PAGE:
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Fashion with a Focus:

A fun night celebrating human determinations, and putting face to homelessness

November 13, 2017

On Nov. 4, Fashion with a Focus was held at the Tacoma Glass Museum. It was a night of celebrating human creativity and bravery, showcasing how determination and human will could bring success into a homeless person’s life. Proceeds from the fashion show went to support Pierce College Foundation.

Fashion with a Focus began with friendly conversations between Gregory Marks and Veronica Reed. Both are Pierce alumni and came up with an idea of having a fashion show to bring understanding and hope in communities, to support friends and neighbors in need, and to bring people together from all walks of life. The event was organized by Greg, with help of Dr. Paul Gerhardt, and PC community, and sponsored by Plato’s Closet.

In this cold weather, some of students at Pierce are homeless and looking for shelter. Marks, the founder of Right Now Today, recalled the times when he was a homeless himself. He remembers asking “Where am I sleeping tonight? Where is the driest place that I could find and not freeze?”

Roxanne Cassidy, Opportunity Grant Coordinator for the Puyallup campus, was one of the guests that night. She said, “I work at the Puyallup Campus so I know that many of the students I have specifically worked with in the last few years been homeless.”

Michele Johnson, the Chancellor of Pierce College District, also came to support the event. She said, “It’s really great that Greg as an alum of our college and a business management advisory committee member would take this on. I think he clearly understands the challenges that our students have with financial resources they need to not be homeless, to have the dollars that they need to pay for the book, and the tuition they need to stay in school.”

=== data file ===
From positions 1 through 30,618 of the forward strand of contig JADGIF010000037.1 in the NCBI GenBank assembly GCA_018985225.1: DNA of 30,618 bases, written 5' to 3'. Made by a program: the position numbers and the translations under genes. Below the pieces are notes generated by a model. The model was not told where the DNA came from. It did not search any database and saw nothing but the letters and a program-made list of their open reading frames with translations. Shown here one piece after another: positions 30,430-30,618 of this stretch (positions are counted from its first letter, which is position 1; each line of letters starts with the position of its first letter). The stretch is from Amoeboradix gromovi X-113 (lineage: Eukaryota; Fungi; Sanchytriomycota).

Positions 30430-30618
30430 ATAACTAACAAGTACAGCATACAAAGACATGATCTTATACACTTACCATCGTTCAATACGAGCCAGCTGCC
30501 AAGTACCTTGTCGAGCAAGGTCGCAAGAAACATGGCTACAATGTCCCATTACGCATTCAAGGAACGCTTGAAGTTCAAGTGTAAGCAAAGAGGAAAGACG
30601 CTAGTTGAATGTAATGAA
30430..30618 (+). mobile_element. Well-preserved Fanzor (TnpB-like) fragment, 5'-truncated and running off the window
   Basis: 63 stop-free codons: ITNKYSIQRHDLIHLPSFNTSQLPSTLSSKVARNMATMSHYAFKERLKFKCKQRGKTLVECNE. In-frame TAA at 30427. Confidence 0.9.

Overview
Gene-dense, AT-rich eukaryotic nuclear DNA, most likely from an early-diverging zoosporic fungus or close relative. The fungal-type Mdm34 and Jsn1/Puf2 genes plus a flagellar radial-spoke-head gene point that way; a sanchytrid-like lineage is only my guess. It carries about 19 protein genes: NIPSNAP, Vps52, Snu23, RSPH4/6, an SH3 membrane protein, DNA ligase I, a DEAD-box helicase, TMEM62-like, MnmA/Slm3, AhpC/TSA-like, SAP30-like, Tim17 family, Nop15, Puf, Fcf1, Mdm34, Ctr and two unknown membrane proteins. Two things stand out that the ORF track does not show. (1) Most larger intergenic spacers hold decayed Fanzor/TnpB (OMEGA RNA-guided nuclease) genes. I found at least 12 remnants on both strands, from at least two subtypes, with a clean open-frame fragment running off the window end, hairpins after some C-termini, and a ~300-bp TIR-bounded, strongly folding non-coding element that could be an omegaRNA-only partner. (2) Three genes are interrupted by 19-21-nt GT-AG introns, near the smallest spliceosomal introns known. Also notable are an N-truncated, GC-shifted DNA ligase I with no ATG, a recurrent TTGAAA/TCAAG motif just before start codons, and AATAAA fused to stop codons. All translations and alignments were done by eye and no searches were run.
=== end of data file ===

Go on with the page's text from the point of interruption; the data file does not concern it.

Xola Malik, a local musician, kicked off the show. Before performing, he challenged guests by asking, “What does homelessness look like in OUR community?” As he looked around the room, he answered to the silent faces, “I am the face of homelessness.”

Kendi Fresh, Xola’s son and an aspiring musician, performed with his dad. Before they were done, just about everyone in the lobby were moving with the beat.

Cosmos, a band from Seattle, also shared words of encouragement through their music as well.

Then it was time for the show. Students from Pierce came walking out looking fabulous and confident, wearing clothes on loan from Plato’s Closet.

Nancy Jornlin, the owner of Plato’s Closet Tacoma, worked behind the scenes to help put the fashion show together. She said, “What we were conscious of was trying to make all different body and styles and shapes feel very comfortable of what they chose to wear.”

Jornlin, when asked if the show was successful, she said, “I think the success was seeing the Facebook post, talking to the people that were there, and how we need to get involved and make change.”

Jornlin indicated her 16-yr-old son, one of the guests that night. She watched him lean in as the guest speakers were sharing there stories. He told her later the impact that it had, that it was a great event where all generations from all different backgrounds could come together to be encouraged, and to be inspired.

This was a great opportunity for people with all kinds of talents, and many students were encouraged to be involved for greater cause. “It shows what can be done, what students can do,” Marks said.

After the Fashion show, people all gathered back in the lobby to hear Dr. Paul Gerhardt, Greg Marks, and Erin Jones, a politician and an advocate, speaking about hope. Greg showed a picture of boiling water. “The boiling point of water is 212°…211°  is 1 degree away from success.

During her speech Erin Jones shared her story, a nine-year old orphan girl who decided to make the world a better place. She recalled meeting the princess of Egypt during lunch when the Princess told her, “You are the world changer,” she added, “When a real princess pointed at you and says, you are a world changer, you believe her because she’s a princess!”

And she dared all the people at the lobby by saying, “Being average is absolutely simple.” She continued, “I dare you to be great. Greatness requires doing what other people won’t do.” She then added, “Do not allow the things that seek to defeat you to stop you from pursuing your dreams, not even homelessness.”

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